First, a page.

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Reasonable accommodation and disability discrimination

On Behalf of | Feb 24, 2021 | Employment Law |

Workplace discrimination continues to plague American workplaces. So regardless of whether you’re an employer or an employee, you need to know the law so that you can protect your interests as fully as possible. While many employers try to focus on preventing gender and racial discrimination (oftentimes with questionable success), disability discrimination is often overlooked. This can spell trouble for both employers and their workers.

Reasonable accommodations under the Americans with Disabilities Act (ADA)

Federal law requires many employers to provide reasonable accommodations to disabled individuals. This means that changes may have to be made during any stage in the employment process to ensure that these individuals enjoy equal employment opportunities. A reasonable accommodation may include installing a ramp to allow access to a disabled individual’s workstation, creating a workplace application in braille to accommodate blind applicants, and even acquiring new equipment to allow a disabled worker to do his or her job. Failing to provide reasonable accommodations could lead to a discrimination claim.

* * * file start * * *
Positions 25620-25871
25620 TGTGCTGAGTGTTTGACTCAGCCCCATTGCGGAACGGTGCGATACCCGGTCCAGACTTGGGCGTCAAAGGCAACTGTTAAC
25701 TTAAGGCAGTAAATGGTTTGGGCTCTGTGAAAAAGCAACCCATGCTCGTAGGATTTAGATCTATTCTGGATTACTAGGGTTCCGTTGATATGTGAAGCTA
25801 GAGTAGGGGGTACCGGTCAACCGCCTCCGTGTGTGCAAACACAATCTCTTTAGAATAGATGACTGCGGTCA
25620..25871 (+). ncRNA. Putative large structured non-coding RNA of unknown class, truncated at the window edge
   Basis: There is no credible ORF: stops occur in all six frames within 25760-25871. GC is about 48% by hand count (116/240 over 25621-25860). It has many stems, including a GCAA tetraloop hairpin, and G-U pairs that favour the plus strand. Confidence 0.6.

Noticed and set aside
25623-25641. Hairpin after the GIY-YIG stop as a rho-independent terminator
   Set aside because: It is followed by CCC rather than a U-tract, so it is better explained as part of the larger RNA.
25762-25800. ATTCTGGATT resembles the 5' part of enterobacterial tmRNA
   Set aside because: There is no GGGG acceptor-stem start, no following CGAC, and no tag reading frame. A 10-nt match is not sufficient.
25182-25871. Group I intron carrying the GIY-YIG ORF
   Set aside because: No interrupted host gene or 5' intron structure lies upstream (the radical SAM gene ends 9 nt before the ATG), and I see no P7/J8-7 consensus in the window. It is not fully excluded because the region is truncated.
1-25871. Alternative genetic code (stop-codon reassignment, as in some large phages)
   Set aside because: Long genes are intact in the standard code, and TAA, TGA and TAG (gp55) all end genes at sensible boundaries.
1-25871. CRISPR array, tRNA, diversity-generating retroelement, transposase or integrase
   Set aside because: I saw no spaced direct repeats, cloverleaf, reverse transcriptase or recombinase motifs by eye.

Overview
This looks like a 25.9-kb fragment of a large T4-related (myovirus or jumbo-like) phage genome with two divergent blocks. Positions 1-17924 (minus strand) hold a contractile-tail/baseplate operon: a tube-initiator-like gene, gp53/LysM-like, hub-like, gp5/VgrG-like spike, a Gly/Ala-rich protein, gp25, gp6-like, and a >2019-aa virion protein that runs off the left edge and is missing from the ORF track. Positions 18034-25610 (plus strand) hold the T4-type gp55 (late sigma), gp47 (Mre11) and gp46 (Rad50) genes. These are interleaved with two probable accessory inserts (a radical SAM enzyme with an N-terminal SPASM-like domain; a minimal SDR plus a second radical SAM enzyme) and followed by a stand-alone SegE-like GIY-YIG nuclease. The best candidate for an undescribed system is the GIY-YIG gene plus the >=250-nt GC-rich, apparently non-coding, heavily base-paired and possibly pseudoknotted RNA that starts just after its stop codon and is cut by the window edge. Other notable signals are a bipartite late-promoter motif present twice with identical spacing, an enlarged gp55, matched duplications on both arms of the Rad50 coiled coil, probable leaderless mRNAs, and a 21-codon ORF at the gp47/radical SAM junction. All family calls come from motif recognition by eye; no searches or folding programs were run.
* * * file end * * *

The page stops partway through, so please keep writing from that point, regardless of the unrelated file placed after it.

The ADA’s undue hardship exception

Not all accommodation requests have to be made, though. Under federal law, employers can deny a reasonable accommodation request if it poses an undue hardship on the employer. In broad terms, this primarily references costs. If the request is simply too expensive in light of the business’s financial resources, then the employer might be justified in denying the request. Additionally, an undue hardship may exist if an employer can show that the accommodation would disrupt basic business operations. These kinds of cases are subject to a fact-based analysis, so there’s no cookie cutter approach.

Protecting your interests

Making a reasonable accommodation request and dealing with concerns of undue hardship are just part of how disability discrimination can creep into the workplace. If you’re dealing with a disability discrimination issue, then you should consider speaking with a legal professional who can help you navigate your problem in a way that protects your interests as fully as possible.